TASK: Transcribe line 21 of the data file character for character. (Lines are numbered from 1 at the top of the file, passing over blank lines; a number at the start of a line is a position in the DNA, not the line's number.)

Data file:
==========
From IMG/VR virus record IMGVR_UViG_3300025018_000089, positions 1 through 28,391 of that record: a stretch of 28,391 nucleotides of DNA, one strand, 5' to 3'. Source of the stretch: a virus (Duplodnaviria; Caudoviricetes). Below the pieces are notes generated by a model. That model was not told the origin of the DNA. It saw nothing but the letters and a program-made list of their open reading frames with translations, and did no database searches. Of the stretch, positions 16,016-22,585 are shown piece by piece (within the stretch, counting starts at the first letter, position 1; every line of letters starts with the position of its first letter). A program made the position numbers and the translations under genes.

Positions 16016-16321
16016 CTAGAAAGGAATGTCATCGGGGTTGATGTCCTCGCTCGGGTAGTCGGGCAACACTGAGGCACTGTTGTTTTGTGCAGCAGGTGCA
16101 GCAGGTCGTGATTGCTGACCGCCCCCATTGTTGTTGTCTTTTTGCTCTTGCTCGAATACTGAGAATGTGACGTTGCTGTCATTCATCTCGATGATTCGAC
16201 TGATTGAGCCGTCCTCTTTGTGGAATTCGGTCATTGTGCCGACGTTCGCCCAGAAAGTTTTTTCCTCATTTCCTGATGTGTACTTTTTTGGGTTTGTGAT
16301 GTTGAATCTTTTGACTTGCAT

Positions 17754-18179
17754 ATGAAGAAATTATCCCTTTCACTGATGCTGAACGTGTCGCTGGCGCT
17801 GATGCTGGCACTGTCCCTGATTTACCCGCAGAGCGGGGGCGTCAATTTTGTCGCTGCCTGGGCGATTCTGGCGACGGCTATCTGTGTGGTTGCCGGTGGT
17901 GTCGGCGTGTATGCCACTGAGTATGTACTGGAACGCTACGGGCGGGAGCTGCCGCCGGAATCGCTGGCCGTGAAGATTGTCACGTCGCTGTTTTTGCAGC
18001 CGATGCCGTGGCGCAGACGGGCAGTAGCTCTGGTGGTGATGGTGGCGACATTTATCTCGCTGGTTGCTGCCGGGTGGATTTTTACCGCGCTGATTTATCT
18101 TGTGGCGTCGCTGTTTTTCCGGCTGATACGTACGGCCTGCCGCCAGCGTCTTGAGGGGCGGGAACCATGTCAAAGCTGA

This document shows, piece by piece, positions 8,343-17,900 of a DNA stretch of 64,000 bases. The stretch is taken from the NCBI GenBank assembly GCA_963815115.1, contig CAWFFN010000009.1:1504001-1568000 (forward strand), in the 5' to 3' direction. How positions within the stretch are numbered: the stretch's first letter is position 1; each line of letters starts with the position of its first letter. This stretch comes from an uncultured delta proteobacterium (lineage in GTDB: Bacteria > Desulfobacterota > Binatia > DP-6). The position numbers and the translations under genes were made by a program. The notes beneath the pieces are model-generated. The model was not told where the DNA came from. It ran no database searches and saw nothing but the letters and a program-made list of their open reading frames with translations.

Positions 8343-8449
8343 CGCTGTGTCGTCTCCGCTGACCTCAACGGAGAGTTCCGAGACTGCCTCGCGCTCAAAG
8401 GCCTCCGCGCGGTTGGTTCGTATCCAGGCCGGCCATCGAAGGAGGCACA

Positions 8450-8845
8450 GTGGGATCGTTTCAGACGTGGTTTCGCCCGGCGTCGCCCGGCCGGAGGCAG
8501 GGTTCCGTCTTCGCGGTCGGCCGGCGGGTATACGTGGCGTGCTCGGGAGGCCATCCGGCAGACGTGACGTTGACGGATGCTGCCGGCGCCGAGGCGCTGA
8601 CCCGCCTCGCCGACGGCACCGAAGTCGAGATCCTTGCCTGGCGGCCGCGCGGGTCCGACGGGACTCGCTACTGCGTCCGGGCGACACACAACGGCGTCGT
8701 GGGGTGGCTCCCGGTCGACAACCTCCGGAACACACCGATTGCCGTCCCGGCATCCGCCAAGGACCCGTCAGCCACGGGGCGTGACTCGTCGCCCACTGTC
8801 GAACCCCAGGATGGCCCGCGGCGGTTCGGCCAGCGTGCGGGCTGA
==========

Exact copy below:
8701 GGGGTGGCTCCCGGTCGACAACCTCCGGAACACACCGATTGCCGTCCCGGCATCCGCCAAGGACCCGTCAGCCACGGGGCGTGACTCGTCGCCCACTGTC